Plenty has been written about the role of cognitive bias in sports. Much of it, however, is theoretical. Having worked in soccer for six years now, I’ve experienced the effect of several biases – and other mental errors – directly in my daily interactions. I thought it might be helpful for other decision-makers in soccer to hear about some of these errors in a real-world setting. Here is a short and doubtlessly incomplete list. I’ve coined some of the terms myself, so expert readers may know some of these phenomena by other names.
Prejudice. Simple, old-fashioned prejudice is alive and well in soccer management. “Players from Country X are all Y” is something I’ve heard several times in recruiting meetings. Even if this statement about players from Country X were true in general, it would only be useful as an initial filter. When assessing a specific player, it’s much more important to look at the merits than to fall back on stereotypes.
Anchoring. Sometimes a player is typecast based on events that occurred years ago. Once a colleague dismissed a player under consideration because he had coached him as a youngster. Usually this kind of first-hand information is the gold standard, but in this case it was out of date. A background check suggested that the player had evolved physically and emotionally in the intervening years. Another time, a player was rejected because he had failed to perform the first time he left his home country’s league. Again, a deeper dive showed that this experience had been a wake-up call for the player, and he had changed his lifestyle, attitude, and training habits in order to get another chance. In each of these situations, an uptick in the player’s data motivated the additional research.
Overoptimism. Every signing and tactical decision has upside and downside risk, yet sometimes decision-makers ignore the downside. For example, a coach whose team was drawing a match against superior opposition midway through the second half saw an opportunity for a famous victory. He put on attacking substitutes and changed his formation, but by opening up the game he ended up getting blown out and destroying his players’ morale. As anyone who has worked inside a club can say, maintaining positivity and aggressiveness throughout the season is a huge priority. That doesn’t mean we can completely ignore the possibility of bad outcomes. In coaching and recruiting meetings, it’s crucial to be realistic. We can’t always assume that what we want to happen will actually happen. It may help to acknowledge that bad outcomes – like some types of injuries – may be beyond our control. If they’re nobody’s fault, it’s easier to consider them and still stay positive.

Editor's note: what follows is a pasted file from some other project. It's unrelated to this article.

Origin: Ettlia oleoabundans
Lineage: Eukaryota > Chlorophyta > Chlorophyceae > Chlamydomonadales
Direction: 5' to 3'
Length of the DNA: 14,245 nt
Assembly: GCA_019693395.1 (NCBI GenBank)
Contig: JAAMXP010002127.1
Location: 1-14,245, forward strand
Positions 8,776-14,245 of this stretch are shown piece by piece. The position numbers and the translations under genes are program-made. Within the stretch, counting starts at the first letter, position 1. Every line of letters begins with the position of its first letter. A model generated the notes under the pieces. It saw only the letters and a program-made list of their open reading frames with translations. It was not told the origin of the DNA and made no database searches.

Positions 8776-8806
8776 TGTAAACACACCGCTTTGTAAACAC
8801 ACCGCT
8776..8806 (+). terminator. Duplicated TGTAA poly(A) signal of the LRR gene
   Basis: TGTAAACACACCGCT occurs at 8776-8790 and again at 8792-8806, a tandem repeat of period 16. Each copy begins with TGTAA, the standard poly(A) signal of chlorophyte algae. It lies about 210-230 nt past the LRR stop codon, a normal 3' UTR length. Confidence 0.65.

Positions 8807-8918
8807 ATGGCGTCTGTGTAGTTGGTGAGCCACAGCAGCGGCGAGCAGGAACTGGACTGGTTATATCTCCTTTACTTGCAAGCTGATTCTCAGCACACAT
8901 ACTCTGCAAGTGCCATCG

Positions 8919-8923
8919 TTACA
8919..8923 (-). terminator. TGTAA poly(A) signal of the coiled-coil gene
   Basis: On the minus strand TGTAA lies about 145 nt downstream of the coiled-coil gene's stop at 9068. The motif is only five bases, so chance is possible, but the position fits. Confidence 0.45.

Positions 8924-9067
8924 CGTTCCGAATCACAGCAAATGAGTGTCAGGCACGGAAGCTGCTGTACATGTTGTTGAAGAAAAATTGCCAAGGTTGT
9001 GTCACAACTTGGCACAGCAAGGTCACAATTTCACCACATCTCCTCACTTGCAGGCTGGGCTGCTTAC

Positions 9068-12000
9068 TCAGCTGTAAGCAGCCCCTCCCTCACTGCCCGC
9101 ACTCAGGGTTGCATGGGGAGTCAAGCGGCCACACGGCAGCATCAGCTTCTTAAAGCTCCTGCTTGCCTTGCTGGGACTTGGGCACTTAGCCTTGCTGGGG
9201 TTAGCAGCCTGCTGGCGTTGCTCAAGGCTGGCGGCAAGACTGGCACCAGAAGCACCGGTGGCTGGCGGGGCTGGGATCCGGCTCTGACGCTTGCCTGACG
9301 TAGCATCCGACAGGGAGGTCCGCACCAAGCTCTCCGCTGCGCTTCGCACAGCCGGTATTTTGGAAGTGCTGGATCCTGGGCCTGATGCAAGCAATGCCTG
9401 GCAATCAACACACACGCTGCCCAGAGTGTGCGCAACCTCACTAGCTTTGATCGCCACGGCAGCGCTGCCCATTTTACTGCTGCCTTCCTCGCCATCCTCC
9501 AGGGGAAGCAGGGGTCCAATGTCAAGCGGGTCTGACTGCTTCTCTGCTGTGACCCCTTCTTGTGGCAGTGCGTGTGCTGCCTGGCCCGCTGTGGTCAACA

Reactiveness. The last match is always freshest in our minds, but it’s critical that we avoid overweighting the last match in our decisions. I worked with a coach for a while who, if he lost, would change his back four for the next match. If he won or got a respectable draw, he’d keep the back four the same. Not only did this system create a lot of disruption and uncertainty in the squad, it wasn’t really based on the fundamental abilities of the players. It’s usually better to know the squad thoroughly, pick what looks like the best XI and formation, and stick with it. Things won’t always gel immediately, but chopping and changing can make it harder to forge the connections that lead to the best performances.
Active confirmation bias. I’ve distinguished this phenomenon from plain vanilla confirmation bias because of a situation I experienced. An executive was keen to sign a player whose metrics were mediocre at best. He asked about every aspect of the player’s game, searching for something positive. When I finally offered one aspect where the player looked roughly average, the executive seized on it – he had what he wanted, and the conversation was over. He didn’t just show bias in assessing the data presented to him; he actively sought new data to confirm his bias.
Defensive isolation. When the pressure is on, and a decision is make-or-break, very few decision-makers in soccer will trust anything except their own instincts. If they’re going to go down, they’ll go down on their own terms, because of the weaknesses of their own methods and ways of thinking. So at the time when a decision should be the most collaborative and consensus-driven – in order to reduce risk – an executive may decide to take the decision entirely upon himself. This can be a general outlook as well. I once had a club official tell me that he wanted to “make his own mistakes” in the transfer market. But the mistakes wouldn’t be his own at all; tens of millions of dollars were in play, and many more people at the club would suffer if he erred. His comment, though apparently harmless, was either willful ignorance or pure conceit.
Association error. When someone is very good at one thing, there is a tendency to assume that he or she will be very good at other things as well. I’ve seen this in how executives view coaches: a good tactical coach is often assumed to be a good recruiter, though there’s not always enough basis for that association. Indeed, a skillful coach for defending may not even be a skillful coach for attacking. Owners may fall into the same trap even when assessing their own skills; someone who’s made millions in business may decide that he or she might be just as successful in scouting players through video clips. Some things are best left to the experts.
I’m closing in on 900 words and could probably write another 9,000, so I’ll stop here.